Public Health Ignores Men’s Suicide
When there is talk about suicide, most people envision a young person struggling with mental health. While that may be the No. 1 cause of death for people under the age of 20, those most likely to die by suicide are middle-aged men. This is the mid-life crisis no one seems to want to talk about, and the silence on this as a public-health issue is deafening.
The statistics are chilling. Men account for three out of every four suicides, with seven men dying by suicide every day in Canada. The risk for gay and bisexual men is higher. And the risk of suicide completion goes up for men as they age. Death by suicide is highest for men in the age group between 40 and 59.
As well, in the past five years, suicide rates for men who have served in the military are also an area of concern. According to the federal government, there has been an increase in suicide in the past five years particularly among “young men serving within the Army command (as opposed to other units) and having worked in the combat arms occupations. This group was more likely to have been exposed to psychological trauma, especially related to the combat operations in Afghanistan.”
The difficulty in getting a complete picture on suicide-completion rates for military men is that the Armed Forces don’t include men who killed themselves after they’ve left military service. According to a Globe and Mail report, 158 men died in combat in Afghanistan, but another 54 killed themselves upon their return to civilian life.
Suicide completion is a complicated area of study. Studies indicate women are more likely to attempt suicide, but men are more likely to die from their attempts, largely because they use far more lethal methods. As a result, understanding the factors that lead to a failed suicide attempt is difficult, because men are less likely to survive.
What is known is that loneliness and isolation play an important role in men’s contemplation of suicide. In fact, married men have a lower rate of suicide completion than those who are unmarried. As well, societal and gender roles on what is considered culturally acceptable for men may also play a role. Men are expected to “man up” and hold their feelings inside. Men have been socialized to not ask for help.
The stigma around mental-health issues also remains. Sure, there are many high-profile individuals who have attempted to break the silence around depression and suicide, but those role models are overwhelmingly young and/or female. Who is speaking to the divorced father of two who, at 55, is struggling to find meaning in his life?
In 1973, suicide was decriminalized in Canada and became instead the focus of public-health policy. However, jurisdictional battles between provinces and the federal government have hampered progress on a national suicide-prevention policy. Because health is considered a provincial responsibility, suicide-prevention discussions became a constitutional concern.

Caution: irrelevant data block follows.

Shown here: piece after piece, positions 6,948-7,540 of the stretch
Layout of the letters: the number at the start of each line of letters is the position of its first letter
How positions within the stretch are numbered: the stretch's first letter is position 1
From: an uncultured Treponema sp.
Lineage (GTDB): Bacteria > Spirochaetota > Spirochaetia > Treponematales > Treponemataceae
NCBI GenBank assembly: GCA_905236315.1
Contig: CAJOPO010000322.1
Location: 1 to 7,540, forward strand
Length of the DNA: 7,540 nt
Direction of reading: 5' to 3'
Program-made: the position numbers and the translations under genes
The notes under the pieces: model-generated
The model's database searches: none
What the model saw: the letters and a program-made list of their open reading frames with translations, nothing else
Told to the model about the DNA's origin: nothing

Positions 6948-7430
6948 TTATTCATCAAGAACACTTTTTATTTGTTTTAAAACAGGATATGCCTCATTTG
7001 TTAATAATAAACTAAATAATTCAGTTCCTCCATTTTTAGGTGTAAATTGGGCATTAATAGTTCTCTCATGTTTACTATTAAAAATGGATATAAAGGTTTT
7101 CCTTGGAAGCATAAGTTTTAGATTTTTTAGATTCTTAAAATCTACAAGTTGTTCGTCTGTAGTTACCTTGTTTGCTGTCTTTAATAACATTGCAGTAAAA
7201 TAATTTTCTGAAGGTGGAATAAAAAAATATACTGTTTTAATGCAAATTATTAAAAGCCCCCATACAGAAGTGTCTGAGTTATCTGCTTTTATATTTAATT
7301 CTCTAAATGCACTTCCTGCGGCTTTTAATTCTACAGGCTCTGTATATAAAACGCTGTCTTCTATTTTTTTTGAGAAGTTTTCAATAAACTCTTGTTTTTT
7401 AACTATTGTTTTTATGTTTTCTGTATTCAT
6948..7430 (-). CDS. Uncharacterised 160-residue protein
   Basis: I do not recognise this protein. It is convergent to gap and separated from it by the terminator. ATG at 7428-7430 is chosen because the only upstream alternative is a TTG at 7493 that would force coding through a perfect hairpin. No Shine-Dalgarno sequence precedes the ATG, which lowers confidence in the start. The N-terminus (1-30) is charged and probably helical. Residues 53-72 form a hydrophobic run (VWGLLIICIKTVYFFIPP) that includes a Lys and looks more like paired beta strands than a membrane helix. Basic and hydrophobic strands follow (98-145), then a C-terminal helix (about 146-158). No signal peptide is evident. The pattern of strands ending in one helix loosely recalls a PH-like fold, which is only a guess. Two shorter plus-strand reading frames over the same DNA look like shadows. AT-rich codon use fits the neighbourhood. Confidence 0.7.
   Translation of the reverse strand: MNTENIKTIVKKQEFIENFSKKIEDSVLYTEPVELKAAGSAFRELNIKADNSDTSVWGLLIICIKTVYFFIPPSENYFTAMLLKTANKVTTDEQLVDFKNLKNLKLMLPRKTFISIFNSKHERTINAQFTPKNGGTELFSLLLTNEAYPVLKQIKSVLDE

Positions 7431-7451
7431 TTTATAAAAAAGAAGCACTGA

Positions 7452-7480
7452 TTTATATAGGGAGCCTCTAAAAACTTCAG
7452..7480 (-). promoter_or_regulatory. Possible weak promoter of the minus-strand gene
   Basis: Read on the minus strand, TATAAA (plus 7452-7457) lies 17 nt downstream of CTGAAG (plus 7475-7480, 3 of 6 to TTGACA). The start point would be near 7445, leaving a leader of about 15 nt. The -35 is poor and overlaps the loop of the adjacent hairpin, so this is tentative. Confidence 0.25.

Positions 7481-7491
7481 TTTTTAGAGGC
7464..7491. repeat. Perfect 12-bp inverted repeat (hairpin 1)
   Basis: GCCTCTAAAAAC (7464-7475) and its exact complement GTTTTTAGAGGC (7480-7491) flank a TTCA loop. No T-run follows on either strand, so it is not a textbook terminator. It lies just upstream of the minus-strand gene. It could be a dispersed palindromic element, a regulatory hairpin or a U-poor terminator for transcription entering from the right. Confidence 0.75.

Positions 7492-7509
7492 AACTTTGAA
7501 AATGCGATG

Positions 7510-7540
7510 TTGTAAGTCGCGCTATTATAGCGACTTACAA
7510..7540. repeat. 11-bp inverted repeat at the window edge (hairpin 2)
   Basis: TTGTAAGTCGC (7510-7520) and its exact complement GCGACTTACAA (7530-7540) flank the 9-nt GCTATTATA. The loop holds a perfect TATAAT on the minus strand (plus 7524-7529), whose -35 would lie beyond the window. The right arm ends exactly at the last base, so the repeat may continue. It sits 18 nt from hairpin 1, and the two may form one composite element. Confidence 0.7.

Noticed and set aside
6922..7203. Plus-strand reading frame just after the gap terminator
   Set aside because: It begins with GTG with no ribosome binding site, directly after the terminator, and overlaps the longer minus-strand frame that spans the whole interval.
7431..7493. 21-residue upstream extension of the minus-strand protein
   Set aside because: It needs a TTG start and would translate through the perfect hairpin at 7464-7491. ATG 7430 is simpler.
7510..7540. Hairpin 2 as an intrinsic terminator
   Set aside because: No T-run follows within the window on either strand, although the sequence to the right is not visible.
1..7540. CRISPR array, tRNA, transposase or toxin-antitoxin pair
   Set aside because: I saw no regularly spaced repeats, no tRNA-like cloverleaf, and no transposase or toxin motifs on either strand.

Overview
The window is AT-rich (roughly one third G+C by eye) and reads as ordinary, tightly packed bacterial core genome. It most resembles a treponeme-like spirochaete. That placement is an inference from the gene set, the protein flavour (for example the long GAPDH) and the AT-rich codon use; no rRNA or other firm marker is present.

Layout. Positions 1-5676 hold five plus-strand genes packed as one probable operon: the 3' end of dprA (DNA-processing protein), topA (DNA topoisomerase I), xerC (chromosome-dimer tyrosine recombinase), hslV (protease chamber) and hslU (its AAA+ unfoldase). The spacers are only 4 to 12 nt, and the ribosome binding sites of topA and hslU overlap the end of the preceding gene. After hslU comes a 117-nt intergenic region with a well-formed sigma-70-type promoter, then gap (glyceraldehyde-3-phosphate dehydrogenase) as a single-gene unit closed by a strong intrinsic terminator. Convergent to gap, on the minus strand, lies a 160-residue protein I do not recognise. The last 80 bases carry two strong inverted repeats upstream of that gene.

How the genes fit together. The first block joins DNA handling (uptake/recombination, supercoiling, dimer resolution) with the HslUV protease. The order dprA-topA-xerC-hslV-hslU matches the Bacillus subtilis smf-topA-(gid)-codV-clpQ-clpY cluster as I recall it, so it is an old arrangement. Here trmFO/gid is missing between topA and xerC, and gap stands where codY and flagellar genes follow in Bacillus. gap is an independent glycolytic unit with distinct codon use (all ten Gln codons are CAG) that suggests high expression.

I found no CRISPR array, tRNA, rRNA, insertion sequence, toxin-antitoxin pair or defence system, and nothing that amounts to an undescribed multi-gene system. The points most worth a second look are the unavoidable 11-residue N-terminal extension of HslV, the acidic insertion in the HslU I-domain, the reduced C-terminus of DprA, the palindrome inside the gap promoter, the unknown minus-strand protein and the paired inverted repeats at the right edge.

This is further exacerbated by the reluctance of the Canadian military to address the growing problem of men who complete suicide after leaving service. Veterans Affairs is now setting up a system to collect statistical data on suicide among veterans from outside agencies, but an overview is not expected until later this year.
Meanwhile, the federal government released a progress report in December 2016 on suicide prevention, with clear objectives aimed at reducing the incidence of suicide and the stigma surrounding mental-health issues. The Liberals are expected to launch a national suicide prevention service that will offer a 24/7 distress line across Canada to provide toll-free, confidential support to individuals using phone, text and chat.
However, the strategies lack a gender analysis that understands the special needs men may have. While they do speak to the cultural and racial aspects of suicide completion (with indigenous youth at a higher risk of attempting or completing suicide), they do little to address the needs of men who may not respond well to traditional talk therapy and who may not reach out for assistance.
Some important steps the provincial and federal governments should consider include providing a national registry for hospitals to track self-harming behaviour, including drug and alcohol abuse. As well, limiting access to lethal means, including access to weapons and the adoption of smaller packaging for prescription and over-the-counter medication, has also been shown to help deter suicide, according to research from Manitoba Population Mental Health Research Group.
Mid-life crises for men should involve such stereotypical behaviours as considering buying a shiny red convertible or investing in a new wardrobe or hair plugs. It should not mean death by suicide. A governmental gender-based approach to preventing suicide completion for men is desperately needed.
Shannon Sampert is the former perspectives and politics editor of the Winnipeg Free Press. She is currently the editor-in-chief and director of EvidenceNetwork.ca at the University of Winnipeg. Her views are her own.